Israel receives letter from ICC detailing war crimes investigation

Israel receives letter from ICC detailing war crimes investigation
A letter has reportedly been sent to Israel laying out the scope of a war crimes investigation launched by the international court.
2 min read
18 March, 2021
Israel has 30 days to respond to the ICC's letter [Getty]
Israel has taken receipt of a letter from the International Criminal Court (ICC) that formally details what issues and events will be subject to their war crimes investigation, according to reports on Wednesday by Israeli Channel 13.

The letter was reportedly delivered to Israel over the weekend and a response is currently been formulated by Israel's National Security Council. 

The one-and-a-half page letter states that the ICC intends to investigate three events and areas: the 2014 war between Israel and Hamas; Israeli settlement policy; and the 2018 Great March of Return protests, during which dozens of Palestinians were killed. 

The ICC, nor Israel, has confirmed the sending of the letter or its receipt. 

According to reports, Israel has 30 days to respond and it is believed that they will, shifting from their former position of refusing to cooperate with the international court, but they are expected to question the court's legal jurisdiction to hear the case.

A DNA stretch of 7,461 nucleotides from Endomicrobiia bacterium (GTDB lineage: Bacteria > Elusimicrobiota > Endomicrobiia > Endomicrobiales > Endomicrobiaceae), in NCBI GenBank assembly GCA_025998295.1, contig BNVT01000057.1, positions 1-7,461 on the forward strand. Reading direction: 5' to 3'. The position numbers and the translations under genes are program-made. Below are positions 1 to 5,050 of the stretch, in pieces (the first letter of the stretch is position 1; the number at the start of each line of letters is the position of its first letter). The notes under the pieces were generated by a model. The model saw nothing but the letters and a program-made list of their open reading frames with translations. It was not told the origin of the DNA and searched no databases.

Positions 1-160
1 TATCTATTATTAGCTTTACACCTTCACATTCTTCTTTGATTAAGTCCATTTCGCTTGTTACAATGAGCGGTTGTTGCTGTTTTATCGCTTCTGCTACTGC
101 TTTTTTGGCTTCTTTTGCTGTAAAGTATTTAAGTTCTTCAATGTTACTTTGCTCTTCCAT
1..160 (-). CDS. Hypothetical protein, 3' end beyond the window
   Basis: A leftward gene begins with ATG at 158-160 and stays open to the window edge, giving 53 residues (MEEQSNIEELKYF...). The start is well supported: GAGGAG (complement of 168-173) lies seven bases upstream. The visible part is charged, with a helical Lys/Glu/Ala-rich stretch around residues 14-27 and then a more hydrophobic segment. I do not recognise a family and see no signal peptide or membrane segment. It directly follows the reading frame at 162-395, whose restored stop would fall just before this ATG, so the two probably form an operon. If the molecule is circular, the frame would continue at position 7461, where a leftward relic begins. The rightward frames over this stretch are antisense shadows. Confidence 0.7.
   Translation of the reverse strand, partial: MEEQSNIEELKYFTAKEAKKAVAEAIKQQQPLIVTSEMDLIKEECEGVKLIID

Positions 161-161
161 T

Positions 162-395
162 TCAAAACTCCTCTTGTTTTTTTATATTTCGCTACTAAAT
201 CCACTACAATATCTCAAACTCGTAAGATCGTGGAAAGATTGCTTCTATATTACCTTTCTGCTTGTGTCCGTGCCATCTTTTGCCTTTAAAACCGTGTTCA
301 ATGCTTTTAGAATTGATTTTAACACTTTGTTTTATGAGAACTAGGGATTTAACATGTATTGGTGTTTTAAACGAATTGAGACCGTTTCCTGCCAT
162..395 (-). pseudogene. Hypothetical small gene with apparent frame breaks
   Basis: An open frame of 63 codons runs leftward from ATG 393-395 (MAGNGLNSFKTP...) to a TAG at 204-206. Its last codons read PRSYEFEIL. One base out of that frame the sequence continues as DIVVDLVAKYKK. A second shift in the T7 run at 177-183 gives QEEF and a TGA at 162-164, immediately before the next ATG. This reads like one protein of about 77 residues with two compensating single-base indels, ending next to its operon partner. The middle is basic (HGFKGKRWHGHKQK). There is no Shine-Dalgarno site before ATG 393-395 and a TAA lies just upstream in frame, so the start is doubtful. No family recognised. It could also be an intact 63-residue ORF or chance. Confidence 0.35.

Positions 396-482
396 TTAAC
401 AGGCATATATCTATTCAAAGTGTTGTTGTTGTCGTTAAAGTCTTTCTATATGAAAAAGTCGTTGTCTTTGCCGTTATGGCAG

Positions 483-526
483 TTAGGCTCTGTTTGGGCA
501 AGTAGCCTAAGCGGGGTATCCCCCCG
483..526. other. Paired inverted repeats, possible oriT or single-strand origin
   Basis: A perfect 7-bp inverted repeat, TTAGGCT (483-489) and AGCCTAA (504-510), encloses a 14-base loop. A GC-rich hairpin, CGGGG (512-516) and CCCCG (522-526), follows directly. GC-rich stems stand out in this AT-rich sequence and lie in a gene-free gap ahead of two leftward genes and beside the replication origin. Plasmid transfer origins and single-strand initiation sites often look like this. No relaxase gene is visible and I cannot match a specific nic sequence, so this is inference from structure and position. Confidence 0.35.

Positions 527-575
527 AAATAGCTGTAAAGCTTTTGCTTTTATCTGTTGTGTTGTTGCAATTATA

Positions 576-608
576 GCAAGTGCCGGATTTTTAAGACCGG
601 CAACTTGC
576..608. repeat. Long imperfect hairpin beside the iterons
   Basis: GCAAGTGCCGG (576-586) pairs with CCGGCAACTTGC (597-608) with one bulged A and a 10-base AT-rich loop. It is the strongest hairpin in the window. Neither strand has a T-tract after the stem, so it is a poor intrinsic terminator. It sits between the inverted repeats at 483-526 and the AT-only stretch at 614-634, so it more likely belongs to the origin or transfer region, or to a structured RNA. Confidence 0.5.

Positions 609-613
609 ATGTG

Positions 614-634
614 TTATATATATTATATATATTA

The term of the current chief prosecutor at the ICC, Fatou Bensouda, ends in June, and Israel is hoping that her replacement, British lawmaker Karim Khan, will be more favourable for Israel, and could even end the investigation altogether. 

Amid reports that the ICC could begin issuing arrest warrants against former Israeli military officers in the coming months, Prime Minister Benjamin Netanyahu and Defence Minister Benny Gantz have been seeking support from European allies, according to public broadcaster Kan.

The two men are arguing that the ICC is biased and that an independent legal system to prosecute war crimes already exists in Israel. 

Netanyahu and Gantz's efforts are being supported by President Reuven Rivlin and IDF chief Aviv Kohavi, who are currently on a three-day trip to Europe to plead Israel's case. 

ICC chief prosecutor Fatou Bensouda announced the formal opening of the war crimes investigation on 3 March. 

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"The investigation will cover crimes within the jurisdiction of the Court that are alleged to have been committed in the situation since 13 June 2014," she said in a statement.

While being rejected by Israel and its international allies, the move was welcomed by Palestinians, with Prime Minister Mohammed Shtayyeh describing the move as "a victory for justice and humanity".

Since the announcement, Ramallah has been preparing documents and submitting evidence of Israeli war crimes to the ICC. 

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